What Your Start-Up Can Learn from a Jazz Band

Wynton Marsalis

Wynton Marsalis & the Jazz at Lincoln Center Orchestra

Last night I caught a spectacular performance at Massey Hall from a  modern treasure in jazz, Wynton Marsalis. Heading up the Jazz at Lincoln Center Orchestra, Marsalis led the band in classic renditions from Dizzy Gillespie, Duke Ellington, Charles Mingus and more. During the show it occurred to me how similar a jazz band is to a start-up company.

1. Every player is important. Every player is important to the overall sound, not one instrument is extraneous. In a start-up environment, keep your team tight and make sure each member is contributing something valuable. It doesn’t matter how big or small your team is – last night’s jazz was just as spectacular whether it was five or 15 people playing. Every person offered something unique and they knew it.

2. Each player is allowed – and expected – to shine. In jazz, each band member is offered a few moments in the spotlight to shine. This is called a solo. In business it could be a presentation of new idea, closing a deal or finding a cost savings. Give your employees space to demonstrate their unique contribution. In jazz, this creates competition among players to perform at their best. As Wynton explained to the audience, there are ten arrangers in the band (out of the 15 band members), and each one arranges music to highlight their instrument, which the others fully expect and support. Competition pushes people to innovate and exceed their own expectations.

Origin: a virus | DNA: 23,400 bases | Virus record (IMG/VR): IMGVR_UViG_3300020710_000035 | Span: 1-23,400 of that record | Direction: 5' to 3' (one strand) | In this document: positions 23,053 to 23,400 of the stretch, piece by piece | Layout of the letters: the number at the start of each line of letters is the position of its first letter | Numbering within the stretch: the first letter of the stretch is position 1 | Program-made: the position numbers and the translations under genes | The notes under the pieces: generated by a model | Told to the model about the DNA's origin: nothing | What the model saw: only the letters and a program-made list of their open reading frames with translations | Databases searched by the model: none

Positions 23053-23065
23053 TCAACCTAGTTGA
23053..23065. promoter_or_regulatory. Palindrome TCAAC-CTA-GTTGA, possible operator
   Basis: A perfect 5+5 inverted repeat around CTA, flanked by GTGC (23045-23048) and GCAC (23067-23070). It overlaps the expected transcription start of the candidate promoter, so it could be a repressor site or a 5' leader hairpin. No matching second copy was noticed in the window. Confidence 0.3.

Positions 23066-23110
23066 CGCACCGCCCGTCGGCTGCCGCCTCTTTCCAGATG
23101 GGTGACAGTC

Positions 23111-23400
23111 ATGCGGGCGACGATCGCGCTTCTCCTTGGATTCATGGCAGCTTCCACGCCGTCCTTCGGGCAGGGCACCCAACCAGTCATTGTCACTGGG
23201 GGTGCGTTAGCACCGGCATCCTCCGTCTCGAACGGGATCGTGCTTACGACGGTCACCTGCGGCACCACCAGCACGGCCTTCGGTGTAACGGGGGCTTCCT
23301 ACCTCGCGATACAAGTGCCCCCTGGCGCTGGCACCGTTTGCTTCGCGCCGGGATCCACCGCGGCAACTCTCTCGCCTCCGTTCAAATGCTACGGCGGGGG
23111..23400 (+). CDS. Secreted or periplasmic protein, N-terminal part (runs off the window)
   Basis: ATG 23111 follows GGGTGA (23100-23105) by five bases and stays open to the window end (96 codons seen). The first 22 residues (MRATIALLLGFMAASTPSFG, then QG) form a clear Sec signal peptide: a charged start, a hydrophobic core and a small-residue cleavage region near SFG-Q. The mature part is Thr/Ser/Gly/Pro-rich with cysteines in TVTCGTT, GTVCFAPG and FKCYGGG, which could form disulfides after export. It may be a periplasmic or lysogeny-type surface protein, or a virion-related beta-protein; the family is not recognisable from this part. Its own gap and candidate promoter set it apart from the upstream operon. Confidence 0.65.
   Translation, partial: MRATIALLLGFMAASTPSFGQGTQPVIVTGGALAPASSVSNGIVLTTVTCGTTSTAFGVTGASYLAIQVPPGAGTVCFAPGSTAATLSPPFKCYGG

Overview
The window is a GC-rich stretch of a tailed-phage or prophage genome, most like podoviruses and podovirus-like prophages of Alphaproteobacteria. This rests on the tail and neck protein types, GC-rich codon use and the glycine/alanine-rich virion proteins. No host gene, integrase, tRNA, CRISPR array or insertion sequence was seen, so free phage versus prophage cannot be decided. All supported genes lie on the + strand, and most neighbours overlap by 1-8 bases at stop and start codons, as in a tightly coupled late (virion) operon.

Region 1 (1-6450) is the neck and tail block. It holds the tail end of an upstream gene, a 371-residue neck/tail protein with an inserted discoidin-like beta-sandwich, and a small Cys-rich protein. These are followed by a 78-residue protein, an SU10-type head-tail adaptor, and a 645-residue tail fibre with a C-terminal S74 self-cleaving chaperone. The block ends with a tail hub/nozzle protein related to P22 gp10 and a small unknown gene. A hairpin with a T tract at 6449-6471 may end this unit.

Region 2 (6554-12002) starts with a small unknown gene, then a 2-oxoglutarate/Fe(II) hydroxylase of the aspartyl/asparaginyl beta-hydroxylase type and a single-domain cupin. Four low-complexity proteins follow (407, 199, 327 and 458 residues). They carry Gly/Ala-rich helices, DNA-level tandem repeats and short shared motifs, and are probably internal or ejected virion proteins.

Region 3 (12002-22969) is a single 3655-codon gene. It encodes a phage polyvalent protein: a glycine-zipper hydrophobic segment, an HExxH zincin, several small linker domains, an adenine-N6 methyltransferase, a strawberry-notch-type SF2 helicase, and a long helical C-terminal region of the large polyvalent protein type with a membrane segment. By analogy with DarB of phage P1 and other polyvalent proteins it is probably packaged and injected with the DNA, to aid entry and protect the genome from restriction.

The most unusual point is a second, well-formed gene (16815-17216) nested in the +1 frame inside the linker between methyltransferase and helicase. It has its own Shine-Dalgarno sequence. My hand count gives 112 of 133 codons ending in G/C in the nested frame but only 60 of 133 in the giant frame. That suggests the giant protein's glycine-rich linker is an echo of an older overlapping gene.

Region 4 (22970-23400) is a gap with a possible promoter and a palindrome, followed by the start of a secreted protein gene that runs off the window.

3. Praise is necessary to the performance. And it’s free. In jazz, players are often rewarded in the moment by their conductor and peers. Wynton would frequently offer grunts, murmurs and encouraging shouts during a a player’s solo, eliciting nods of appreciation from the others.

As a manager of a start-up, don’t be afraid to single out people for innovation and excellence during the process as opposed to once you achieve a big goal. So often during start-up mode we are hustling fast and hard towards a long shot that may be months or a year down the road. We can be so laser-focused on the long term that we lose sight of the small successes happening right now, in the process. You need your team to be on tempo and in sync with you. Appreciate your talent in the moment. You’ll build team loyalty and that is a good thing.

You don’t have time for turnover anyways.